Article

Causality in Decision-Making

York Hagmayer and Philip Fernbach

in The Oxford Handbook of Causal Reasoning

Published in print June 2017 | ISBN: 9780199399550
Published online May 2017 | e-ISBN: 9780190662745 | DOI: https://dx.doi.org/10.1093/oxfordhb/9780199399550.013.27

Series: Oxford Library of Psychology

Causality in Decision-Making

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Although causality is rarely discussed in texts on decision-making, decisions often depend on causal knowledge and causal reasoning. This chapter reviews what is known about how people integrate causal considerations into their choice processes. It first introduces causal decision theory, a normative theory of choice based on the idea that rational decision-making requires considering the causal structure underlying a decision problem. It then provides an overview of empirical studies that explore how causal assumptions influence choice and test predictions derived from causal decision theory. Next it reviews three descriptive theories that integrate causal thinking into decision-making, each in a different way: the causal model theory of choice, the story model of decision-making, and attribution theory. It discusses commonalities and differences between the theories and the role of causality in other decision-making theories. It concludes by noting challenges that lie ahead for research on the role of causal reasoning in decision-making.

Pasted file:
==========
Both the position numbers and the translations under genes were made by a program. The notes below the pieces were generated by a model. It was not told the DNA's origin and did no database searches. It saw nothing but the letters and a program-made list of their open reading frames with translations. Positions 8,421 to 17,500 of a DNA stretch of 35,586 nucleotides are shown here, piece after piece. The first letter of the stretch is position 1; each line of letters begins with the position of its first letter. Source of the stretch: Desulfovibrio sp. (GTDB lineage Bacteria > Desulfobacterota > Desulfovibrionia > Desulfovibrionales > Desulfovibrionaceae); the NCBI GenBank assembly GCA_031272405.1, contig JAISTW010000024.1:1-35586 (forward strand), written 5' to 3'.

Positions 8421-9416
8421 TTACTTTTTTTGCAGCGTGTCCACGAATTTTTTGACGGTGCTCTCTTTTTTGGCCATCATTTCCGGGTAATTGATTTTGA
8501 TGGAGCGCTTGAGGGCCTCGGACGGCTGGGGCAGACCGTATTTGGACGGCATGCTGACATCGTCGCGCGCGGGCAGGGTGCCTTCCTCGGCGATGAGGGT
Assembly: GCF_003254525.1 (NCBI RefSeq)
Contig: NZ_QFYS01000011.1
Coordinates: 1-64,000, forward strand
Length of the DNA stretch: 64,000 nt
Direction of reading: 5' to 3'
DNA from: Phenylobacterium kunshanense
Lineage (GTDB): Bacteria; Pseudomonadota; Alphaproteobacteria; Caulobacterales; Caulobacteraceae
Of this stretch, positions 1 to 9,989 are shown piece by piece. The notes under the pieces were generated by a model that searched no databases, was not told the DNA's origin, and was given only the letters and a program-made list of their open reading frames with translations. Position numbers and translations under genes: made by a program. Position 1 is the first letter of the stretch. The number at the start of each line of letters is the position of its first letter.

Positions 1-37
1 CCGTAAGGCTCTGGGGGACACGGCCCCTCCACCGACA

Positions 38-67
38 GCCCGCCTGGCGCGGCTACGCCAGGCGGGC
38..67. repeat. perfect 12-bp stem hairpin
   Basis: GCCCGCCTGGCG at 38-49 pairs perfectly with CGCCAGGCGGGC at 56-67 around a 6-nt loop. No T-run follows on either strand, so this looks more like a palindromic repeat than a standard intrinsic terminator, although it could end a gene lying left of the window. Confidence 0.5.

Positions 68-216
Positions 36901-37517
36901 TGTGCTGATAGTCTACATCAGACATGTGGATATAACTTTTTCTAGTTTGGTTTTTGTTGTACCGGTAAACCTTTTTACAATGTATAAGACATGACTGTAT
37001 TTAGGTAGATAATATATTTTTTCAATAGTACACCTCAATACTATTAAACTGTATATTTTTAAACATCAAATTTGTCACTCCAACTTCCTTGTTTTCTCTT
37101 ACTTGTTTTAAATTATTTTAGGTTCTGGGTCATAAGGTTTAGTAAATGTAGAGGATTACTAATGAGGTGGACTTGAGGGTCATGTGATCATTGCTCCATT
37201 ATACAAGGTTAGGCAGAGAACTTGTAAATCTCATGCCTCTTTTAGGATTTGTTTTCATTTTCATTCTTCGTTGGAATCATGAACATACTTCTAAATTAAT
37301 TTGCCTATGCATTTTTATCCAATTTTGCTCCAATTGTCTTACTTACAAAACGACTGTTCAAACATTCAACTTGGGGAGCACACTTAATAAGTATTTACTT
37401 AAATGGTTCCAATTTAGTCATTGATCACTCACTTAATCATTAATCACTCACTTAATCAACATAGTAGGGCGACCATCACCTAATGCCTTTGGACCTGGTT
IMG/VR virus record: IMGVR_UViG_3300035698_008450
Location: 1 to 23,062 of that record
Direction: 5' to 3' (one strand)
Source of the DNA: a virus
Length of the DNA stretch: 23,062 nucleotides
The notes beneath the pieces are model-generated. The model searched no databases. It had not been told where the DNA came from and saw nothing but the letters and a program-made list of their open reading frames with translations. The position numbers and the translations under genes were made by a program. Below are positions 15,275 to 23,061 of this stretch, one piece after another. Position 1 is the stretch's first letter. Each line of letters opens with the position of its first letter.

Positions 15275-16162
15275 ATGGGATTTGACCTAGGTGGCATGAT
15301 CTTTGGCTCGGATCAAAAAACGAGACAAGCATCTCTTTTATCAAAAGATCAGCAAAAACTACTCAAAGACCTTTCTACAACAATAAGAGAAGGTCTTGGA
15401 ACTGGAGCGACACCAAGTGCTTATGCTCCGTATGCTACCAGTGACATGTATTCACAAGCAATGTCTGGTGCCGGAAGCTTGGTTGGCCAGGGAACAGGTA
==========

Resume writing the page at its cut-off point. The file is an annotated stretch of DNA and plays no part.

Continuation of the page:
Keywords: causal decision-making; causal model; theory of choice; causal narratives; story model; attribution theory

Article.  12256 words. 

Subjects: Cognitive Psychology

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